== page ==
On appeal, Mr. Herbert raises only one issue that is within our jurisdiction—whether the Veterans Court relied on a misinterpretation of a statute, 38 U.S.C. § 5103A, in rejecting his contention that the Board was forbidden to order the November 2011 examination. See Appellant's Br. at 1 (statement of the issue). We have jurisdiction to decide that legal issue. 38 U.S.C. § 7292(a), (d)(1). Mr. Herbert argues that § 5103A required the Board, before it could properly order the November 2011 examination, to make an adequately explained finding that the pre-November 2011 record was insufficient for a sound ruling to be made on the claim. We hold that § 5103A contains no such requirement.

Section 5103A imposes on the VA Secretary certain duties to assist veterans in developing their claims. 38 U.S.C. § 5103A (“Duty to assist claimants”). Subsection (d) specifically addresses the duty to provide a veteran with medical examinations:

(d) Medical examinations for compensation claims.—(1) In the case of a claim for disability compensation, the assistance provided by the Secretary under subsection (a) shall include providing a medical examination or obtaining a medical opinion when such an examination or opinion is necessary to make a decision on the claim.

(2) The Secretary shall treat an examination or opinion as being necessary to make a decision on a claim for purposes of paragraph (1) if the evidence of record before the Secretary, taking into consideration all information and lay or medical evidence (including statements of the claimant)—

(A) contains competent evidence that the claimant has a current disability, or persistent or recurrent symptoms of disability; and

(B) indicates that the disability or symptoms may be associated with the claimant's active military, naval, or air service; but

(C) does not contain sufficient medical evidence for the Secretary to make a decision on the claim.

By its express terms, § 5103A imposes an affirmative requirement on the Secretary to provide medical examinations under certain conditions, specifically, where a medical examination “is necessary to make a decision on the claim.” § 5103A(d)(1). The statute states that, in certain circumstances, the Secretary must order a medical examination. It does not say, however, that the Secretary may not order a medical examination in any other circumstance. It imposes an evidence-gathering duty on the Secretary. It does not confine discretion the Secretary otherwise has to gather evidence, including by ordering a medical examination.

Mr. Herbert's only argument for restricting the Secretary's examination-ordering authority rests on § 5103A. But the provision by its terms does not do so, and Mr. Herbert cites no governing precedent stating otherwise. We therefore follow § 5103A's plain terms. For that reason, we reject Mr. Herbert's argument that the Veterans Court legally erred in not requiring the Board, under § 5103A, to make more of a finding about the insufficiency of the existing medical evidence than it did.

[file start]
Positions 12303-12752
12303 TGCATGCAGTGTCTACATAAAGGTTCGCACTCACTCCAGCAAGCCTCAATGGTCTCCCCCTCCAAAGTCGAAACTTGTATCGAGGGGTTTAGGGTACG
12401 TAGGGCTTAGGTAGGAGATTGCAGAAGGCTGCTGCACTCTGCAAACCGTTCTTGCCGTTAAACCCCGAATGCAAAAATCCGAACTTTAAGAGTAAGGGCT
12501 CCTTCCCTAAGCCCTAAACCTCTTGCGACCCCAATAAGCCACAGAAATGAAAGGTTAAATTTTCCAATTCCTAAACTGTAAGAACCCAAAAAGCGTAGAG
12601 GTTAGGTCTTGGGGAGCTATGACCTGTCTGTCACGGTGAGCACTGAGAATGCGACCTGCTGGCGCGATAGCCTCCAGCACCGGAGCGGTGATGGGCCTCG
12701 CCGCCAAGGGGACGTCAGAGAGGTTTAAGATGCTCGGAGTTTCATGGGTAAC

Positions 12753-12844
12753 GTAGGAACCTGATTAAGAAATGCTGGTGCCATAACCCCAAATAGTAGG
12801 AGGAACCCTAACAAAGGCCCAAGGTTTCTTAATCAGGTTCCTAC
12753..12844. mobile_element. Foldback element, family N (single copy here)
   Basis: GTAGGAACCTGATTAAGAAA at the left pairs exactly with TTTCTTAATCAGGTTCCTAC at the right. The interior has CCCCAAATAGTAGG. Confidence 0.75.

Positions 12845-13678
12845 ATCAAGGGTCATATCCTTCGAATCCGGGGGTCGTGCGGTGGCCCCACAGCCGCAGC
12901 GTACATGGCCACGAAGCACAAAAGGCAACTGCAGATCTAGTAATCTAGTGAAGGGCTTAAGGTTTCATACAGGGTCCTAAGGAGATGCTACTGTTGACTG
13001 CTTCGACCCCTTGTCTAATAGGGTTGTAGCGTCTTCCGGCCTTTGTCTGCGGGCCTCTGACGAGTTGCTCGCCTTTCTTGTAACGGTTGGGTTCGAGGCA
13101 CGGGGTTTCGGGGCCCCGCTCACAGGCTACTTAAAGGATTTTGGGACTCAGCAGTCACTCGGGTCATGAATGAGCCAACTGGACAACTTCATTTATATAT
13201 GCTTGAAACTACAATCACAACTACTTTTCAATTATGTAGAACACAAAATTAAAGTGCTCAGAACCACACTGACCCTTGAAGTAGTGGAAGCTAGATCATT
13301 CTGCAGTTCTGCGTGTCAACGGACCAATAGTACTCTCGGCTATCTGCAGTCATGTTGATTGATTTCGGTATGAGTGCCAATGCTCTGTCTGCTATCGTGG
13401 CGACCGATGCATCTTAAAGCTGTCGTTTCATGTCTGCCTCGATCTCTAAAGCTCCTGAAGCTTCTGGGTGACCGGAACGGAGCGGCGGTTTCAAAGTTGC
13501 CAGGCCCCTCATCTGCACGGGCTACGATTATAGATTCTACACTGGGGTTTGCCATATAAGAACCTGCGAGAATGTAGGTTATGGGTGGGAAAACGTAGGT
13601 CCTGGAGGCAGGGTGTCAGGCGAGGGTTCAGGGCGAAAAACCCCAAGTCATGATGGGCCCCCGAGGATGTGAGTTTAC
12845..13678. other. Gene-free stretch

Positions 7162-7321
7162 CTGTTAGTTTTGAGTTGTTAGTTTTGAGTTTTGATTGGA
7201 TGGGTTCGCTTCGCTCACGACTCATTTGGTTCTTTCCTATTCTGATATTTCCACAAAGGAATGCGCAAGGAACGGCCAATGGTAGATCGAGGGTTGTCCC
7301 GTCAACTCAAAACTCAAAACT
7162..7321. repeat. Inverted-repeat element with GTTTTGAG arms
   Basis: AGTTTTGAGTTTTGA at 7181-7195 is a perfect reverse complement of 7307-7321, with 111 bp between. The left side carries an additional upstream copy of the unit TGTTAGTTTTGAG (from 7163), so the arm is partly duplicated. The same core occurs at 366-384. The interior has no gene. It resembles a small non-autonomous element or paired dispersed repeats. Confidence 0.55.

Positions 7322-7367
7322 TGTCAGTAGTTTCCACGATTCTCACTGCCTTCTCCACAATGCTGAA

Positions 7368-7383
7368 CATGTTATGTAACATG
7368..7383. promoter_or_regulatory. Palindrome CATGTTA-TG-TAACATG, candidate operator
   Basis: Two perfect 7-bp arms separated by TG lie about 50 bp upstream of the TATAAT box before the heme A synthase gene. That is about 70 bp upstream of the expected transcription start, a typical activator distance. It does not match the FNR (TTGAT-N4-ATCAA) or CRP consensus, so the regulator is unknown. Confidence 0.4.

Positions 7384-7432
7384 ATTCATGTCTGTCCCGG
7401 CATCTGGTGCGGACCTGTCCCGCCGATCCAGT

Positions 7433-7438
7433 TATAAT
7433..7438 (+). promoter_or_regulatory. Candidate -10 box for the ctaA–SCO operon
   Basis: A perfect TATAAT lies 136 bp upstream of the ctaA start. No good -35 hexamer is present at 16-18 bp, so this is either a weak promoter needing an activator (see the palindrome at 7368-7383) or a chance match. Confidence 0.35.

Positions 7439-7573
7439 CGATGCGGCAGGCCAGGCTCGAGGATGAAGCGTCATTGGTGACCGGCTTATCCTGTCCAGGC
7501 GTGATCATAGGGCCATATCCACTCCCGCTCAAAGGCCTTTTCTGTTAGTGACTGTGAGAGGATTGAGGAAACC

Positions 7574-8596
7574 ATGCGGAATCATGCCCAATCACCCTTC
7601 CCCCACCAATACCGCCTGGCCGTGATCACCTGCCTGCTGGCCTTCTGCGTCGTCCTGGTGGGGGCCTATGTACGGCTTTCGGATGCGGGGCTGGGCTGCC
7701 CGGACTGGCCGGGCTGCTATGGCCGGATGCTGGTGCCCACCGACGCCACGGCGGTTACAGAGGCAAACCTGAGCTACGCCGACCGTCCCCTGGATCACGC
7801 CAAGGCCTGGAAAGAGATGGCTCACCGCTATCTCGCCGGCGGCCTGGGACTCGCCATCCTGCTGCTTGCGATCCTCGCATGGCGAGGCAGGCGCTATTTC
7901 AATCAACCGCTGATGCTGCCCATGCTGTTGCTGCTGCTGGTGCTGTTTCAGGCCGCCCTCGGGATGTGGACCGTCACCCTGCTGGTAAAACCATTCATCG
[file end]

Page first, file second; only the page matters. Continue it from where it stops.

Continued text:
Mr. Herbert does not argue that the Secretary lacks authority outside § 5103A to take steps to develop the record to make a legally sound decision on a claim, including by ordering a medical examination. See Douglas v. Shinseki, 23 Vet.App. 19, 22–26 (2009) (describing statutory bases for broad authority of Secretary to develop the record, including by scheduling a veteran for a medical examination). Nor has he identified and relied on any constraints on such authority, of which § 5103A by its terms is not one. Mr. Herbert makes no claim that 38 C.F.R. § 3.304(c) is such a limit, and the Veterans Court has rejected a veteran's argument “that the language of 38 C.F.R. § 3.304(c) limits VA's development of evidence,” ruling that the provision “gives VA the discretion to determine how much development is necessary for a determination of service connection to be made.” Shoffner v. Principi, 16 Vet.App. 208, 213 (2002).

To the extent that Mr. Herbert might be taken to present an argument about constraints outside § 5103A by invoking the Veterans Court's decision in Mariano v. Principi, 17 Vet.App. 305 (2003), he has identified no legal error. The Veterans Court has since qualified certain “broad, general” language in Mariano by explaining that the VA “has an affirmative duty to gather the evidence necessary to render an informed decision on the claim, even if that means gathering and developing negative evidence, provided [it] does so in an impartial, unbiased, and neutral manner.” Douglas, 23 Vet.App. at 25–26 (internal quotation marks omitted). Mr. Herbert has shown no legal error in that standard. And under § 7292(d)(2), we lack jurisdiction to review the Veterans Court's as-applied determination, which is consistent with that standard, that the Board could properly order a medical examination here because the record “contain[ed] conflicting medical evidence pre-dating the November 2011 examination.” Herbert v. Shinseki, No. 12–2680, 2014 WL 781428, at *1 (Vet.App. Feb. 28, 2014).


For the foregoing reasons, we reject Mr. Herbert's argument that the Board violated § 5103A in ordering the November 2011 medical examination. As Mr. Herbert has raised and pressed no other argument on appeal, we affirm the decision of the Veterans Court.

No costs.


TARANTO, Circuit Judge.